Alberta was going to FREEDOM.
You have to leave where you are to get to where you want to go. Think about where we are now, witnessing a genocide, and seeing how people are being pushed back and told to watch in silence.
Do we want to live in a world where injustice and corruption are so prevalent?
Remember that OPPRESSION IS WORSE THAN DEATH.
As a black person whose ancestors were enslaved, I can’t imagine accepting a terrible present as an unchangeable future. People thought Black slavery will never end in America, they thought they’d have to live under an unjust system forever. They were scared for their kids and grandkids, so they resisted and fought back. They took hold of their fate and sacrificed so much for a better future.
Moments like this are when we need to make choices that will outlive us. Some people find it hard to make the right choices because they’re lacking in faith. Years ago I watched a documentary called “Spies of Mississippi”. The film tells the story of a secret spy agency formed by the state of Mississippi to preserve segregation and maintain “the Mississippi way of life,” white supremacy, during the 1950s and ‘60s. One of the spies they talk about in the film was a Black man who spied on his own people. He claimed he did it to be able to protect and provide for his family. Sure, he managed to live in relative comfort for a few years, believing that Jim Crow would never end. He didn’t have faith. If he had, he would’ve been on the right side of history and would have been seen as a hero. He wasn’t able to live an honest life or a life of dignity.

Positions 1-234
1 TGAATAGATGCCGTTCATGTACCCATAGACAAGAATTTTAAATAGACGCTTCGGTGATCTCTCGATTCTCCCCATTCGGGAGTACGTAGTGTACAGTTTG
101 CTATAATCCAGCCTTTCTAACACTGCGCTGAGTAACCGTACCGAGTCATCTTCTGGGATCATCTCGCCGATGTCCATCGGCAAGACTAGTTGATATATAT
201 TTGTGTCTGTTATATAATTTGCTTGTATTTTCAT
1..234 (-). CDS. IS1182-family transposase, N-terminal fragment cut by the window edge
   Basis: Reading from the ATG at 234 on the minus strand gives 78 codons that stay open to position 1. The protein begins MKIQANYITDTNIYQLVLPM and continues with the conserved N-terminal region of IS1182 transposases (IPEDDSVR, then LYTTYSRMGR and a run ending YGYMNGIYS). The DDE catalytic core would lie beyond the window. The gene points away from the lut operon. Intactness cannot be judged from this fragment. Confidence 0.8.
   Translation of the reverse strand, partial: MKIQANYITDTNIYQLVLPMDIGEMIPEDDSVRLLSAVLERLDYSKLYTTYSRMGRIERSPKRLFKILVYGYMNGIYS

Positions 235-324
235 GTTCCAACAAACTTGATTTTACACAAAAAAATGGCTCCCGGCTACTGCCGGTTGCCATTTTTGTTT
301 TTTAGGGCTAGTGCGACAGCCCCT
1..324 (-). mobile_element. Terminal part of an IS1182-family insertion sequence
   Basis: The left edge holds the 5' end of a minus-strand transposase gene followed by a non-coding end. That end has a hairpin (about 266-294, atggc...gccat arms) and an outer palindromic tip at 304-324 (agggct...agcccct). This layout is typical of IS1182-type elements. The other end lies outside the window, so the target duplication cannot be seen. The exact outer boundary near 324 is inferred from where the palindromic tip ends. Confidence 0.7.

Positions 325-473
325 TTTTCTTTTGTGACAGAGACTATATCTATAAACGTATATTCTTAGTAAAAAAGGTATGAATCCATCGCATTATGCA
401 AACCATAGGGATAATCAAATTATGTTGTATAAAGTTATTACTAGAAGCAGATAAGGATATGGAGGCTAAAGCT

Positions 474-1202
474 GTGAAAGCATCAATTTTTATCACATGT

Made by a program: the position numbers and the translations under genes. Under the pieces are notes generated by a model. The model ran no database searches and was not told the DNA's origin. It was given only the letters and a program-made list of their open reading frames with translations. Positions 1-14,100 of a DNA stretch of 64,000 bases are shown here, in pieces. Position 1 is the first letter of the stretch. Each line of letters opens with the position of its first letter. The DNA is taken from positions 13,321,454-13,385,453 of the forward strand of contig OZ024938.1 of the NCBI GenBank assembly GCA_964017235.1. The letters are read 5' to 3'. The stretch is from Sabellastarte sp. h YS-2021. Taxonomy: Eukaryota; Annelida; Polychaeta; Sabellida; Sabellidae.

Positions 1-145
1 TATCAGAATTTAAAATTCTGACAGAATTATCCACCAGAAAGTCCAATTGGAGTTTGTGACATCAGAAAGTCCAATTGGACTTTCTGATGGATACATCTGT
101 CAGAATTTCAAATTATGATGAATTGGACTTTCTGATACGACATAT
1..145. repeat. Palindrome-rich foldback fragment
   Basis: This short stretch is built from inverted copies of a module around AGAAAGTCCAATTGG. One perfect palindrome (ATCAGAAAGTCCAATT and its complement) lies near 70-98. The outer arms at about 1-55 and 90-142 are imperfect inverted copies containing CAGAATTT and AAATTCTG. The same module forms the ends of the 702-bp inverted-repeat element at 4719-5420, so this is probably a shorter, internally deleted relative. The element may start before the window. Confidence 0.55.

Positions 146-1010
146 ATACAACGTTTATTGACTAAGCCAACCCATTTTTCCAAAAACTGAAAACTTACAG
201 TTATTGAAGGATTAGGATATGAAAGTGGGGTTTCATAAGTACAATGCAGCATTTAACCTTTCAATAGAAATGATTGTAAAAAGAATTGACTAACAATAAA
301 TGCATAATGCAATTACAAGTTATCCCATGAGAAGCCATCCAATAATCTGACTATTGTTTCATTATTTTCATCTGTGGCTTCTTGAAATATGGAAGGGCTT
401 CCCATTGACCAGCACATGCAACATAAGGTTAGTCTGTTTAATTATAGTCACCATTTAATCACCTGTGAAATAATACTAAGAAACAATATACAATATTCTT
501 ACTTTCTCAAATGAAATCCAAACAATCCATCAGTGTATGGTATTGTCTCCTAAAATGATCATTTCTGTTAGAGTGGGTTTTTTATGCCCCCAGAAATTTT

The most prominent figures in our history who managed to bring about positive change have a few things in common -their conviction was strong, their voices were loud and clear, and they were supported by their community. In my social practice and performance project X Speaks I borrow the words of history to speak a good word towards freedom. If you believe in the right to freedom and the right of self determination then use your voice and strength to support our brothers and sisters in their struggle.
No one is free until all of us are free. Plain and simple.